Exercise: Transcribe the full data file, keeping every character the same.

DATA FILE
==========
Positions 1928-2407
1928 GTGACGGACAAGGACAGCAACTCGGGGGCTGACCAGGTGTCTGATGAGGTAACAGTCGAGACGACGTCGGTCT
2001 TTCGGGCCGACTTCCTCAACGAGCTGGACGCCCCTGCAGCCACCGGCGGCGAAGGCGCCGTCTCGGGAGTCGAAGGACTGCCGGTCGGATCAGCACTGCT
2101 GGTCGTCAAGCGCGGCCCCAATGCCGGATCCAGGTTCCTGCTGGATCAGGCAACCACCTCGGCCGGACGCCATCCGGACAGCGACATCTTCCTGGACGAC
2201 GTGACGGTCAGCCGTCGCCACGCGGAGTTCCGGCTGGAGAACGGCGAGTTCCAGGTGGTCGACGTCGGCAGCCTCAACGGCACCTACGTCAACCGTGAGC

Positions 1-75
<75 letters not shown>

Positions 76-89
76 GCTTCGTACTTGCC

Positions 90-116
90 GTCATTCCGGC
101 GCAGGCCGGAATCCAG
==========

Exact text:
Positions 1928-2407
1928 GTGACGGACAAGGACAGCAACTCGGGGGCTGACCAGGTGTCTGATGAGGTAACAGTCGAGACGACGTCGGTCT
2001 TTCGGGCCGACTTCCTCAACGAGCTGGACGCCCCTGCAGCCACCGGCGGCGAAGGCGCCGTCTCGGGAGTCGAAGGACTGCCGGTCGGATCAGCACTGCT
2101 GGTCGTCAAGCGCGGCCCCAATGCCGGATCCAGGTTCCTGCTGGATCAGGCAACCACCTCGGCCGGACGCCATCCGGACAGCGACATCTTCCTGGACGAC
2201 GTGACGGTCAGCCGTCGCCACGCGGAGTTCCGGCTGGAGAACGGCGAGTTCCAGGTGGTCGACGTCGGCAGCCTCAACGGCACCTACGTCAACCGTGAGC

Positions 1-75
<75 letters not shown>

Positions 76-89
76 GCTTCGTACTTGCC

Positions 90-116
90 GTCATTCCGGC
101 GCAGGCCGGAATCCAG